Bittercomix, Claudette Schreuders and Boogie Lights at the AVA
by Paul Edmunds
It's an old trick - if you want people to look at your work longer, give them something to read. Comic artists, of course, know this better than anyone and seldom do anything else. The Bittercomix folk do comics better than most, producing some damn fine images at the same time.
Their second major exhibition at the AVA contains a collection of original artwork, black-and-white and colour silk-screens, as well as glass paintings by co-founder Conrad Botes. Completed by Anton and Mark Kannemeyer, the trio will amuse, delight, disgust and confuse with their usual collection of twisted Afrikaners, guilt and, erm, sex.
The beautiful opaque colours of the silk-screens stand in stark contrast to the horrors they depict. Fornicating farm boys and -girls who can't stop thinking about the Boland, are presented alongside monsters, dilettantes and confessional self-portraits. Aside from the portraits of fictional and historical citizens, there's even one complete strip My Father's Rifle translated into French. My own favourite is Botes' colour silkscreen of a Godzilla-type creature atop the Voortrekker Monument, fresh turd under his tail, fists in the air in a saurian power salute, declaring "Fokkof laaities!"
Upstairs there's the merchandise. Well, not quite, because this time it's Capetonian sculptor Brett Murray who has collaborated with Botes on a new series of the ever-popular Boogie Lights. Botes' trademark twisted boerseuns, babes and blokes are given the Murray wall-lamp treatment to irresistible ends. My favourites: Heeya! and Sheeya! See for yourself and remember, as the two once said, "Kontant is koning".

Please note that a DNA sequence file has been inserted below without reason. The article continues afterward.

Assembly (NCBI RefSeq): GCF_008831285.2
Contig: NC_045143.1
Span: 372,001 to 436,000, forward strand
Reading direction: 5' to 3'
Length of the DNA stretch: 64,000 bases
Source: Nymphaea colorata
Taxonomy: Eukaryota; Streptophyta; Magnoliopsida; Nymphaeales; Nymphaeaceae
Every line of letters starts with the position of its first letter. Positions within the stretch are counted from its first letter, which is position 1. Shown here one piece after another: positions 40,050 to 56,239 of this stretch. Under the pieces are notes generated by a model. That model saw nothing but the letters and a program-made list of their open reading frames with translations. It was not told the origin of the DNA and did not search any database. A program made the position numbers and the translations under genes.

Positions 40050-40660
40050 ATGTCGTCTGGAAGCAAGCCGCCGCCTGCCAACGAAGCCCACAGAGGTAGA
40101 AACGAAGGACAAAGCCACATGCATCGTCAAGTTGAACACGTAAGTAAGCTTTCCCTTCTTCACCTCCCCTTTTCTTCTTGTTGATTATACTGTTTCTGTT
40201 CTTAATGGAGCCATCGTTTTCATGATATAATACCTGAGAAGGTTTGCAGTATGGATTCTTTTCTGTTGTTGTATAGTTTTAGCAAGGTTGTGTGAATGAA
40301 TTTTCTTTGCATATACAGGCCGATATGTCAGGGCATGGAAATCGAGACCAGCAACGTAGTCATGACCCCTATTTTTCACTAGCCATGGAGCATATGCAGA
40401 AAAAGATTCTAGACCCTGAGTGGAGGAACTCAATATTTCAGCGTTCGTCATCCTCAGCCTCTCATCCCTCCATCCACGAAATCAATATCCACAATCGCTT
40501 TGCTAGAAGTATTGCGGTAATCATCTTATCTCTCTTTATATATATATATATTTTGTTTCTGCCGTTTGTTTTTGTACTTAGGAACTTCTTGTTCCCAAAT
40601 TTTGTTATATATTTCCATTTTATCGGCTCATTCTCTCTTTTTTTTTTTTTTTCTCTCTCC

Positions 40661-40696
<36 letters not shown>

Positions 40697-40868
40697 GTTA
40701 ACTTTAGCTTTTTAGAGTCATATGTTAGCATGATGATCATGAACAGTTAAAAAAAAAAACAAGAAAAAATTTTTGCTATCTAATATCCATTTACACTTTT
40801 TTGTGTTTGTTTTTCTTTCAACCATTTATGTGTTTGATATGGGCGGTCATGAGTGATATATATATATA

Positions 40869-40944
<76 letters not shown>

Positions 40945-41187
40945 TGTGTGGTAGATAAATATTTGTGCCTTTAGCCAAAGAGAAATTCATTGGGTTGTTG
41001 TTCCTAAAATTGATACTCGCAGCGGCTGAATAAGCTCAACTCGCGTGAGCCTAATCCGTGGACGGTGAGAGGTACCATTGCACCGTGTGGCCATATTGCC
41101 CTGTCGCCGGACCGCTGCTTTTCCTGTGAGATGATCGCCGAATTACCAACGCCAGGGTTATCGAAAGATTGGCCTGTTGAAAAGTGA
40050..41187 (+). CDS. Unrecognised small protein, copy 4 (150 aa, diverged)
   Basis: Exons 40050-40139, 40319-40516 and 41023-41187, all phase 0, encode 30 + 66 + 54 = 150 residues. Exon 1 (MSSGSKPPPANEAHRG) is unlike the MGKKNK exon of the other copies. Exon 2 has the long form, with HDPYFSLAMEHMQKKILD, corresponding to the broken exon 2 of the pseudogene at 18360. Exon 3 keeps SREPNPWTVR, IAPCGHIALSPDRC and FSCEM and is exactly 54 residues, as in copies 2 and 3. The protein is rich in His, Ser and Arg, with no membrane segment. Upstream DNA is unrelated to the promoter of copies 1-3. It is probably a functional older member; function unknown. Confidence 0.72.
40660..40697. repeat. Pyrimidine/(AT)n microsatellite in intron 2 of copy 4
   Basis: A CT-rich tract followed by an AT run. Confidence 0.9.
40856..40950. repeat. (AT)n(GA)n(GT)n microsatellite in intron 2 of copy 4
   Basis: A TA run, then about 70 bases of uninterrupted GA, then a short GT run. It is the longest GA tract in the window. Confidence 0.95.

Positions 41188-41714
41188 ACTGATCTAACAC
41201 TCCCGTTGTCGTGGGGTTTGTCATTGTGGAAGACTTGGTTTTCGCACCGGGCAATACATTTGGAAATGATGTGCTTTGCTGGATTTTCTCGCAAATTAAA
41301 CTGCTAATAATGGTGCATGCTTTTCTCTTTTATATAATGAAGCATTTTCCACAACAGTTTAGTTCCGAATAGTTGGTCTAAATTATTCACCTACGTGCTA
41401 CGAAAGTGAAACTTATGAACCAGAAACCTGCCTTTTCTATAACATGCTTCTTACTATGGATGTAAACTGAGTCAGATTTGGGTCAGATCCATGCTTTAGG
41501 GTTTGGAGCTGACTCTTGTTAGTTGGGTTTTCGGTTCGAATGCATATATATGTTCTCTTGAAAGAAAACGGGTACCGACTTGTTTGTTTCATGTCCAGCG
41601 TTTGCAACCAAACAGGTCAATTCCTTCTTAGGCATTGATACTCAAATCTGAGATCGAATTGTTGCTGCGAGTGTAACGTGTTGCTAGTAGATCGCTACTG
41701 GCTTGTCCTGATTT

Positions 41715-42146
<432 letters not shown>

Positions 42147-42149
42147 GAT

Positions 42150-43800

Downstairs in the Long Gallery, Claudette Schreuders provides welcome relief (or a misleading introduction perhaps, since it's her work you'll encounter first) with her drawings etchings, silk-screens and lithos. In works like Love Story Schreuders utilises her uncanny knack for narrative that is usually contained in singular or grouped objects. This and The Third Person are both comic strips she has recently produced for inclusion in a Bittercomix issue.
Eminently more powerful is the watercolour of the same title, showing a young girl accompanied or haunted by a shadow that hangs just behind her, just a little to the side. Also on view are pages from the artists' sketchbook, which reveal her gift for shape, line, colour and pattern.
Opening: Monday October 14, 6pm
Closing: November 2
Association for Visual Arts, 35 Church Street, Cape Town
Tel: (021) 424 7436
Fax: (021) 423 2637
Hours: Mon - Fri 10 a.m - 5 p.m, Sat 10 a.m - 1 p.m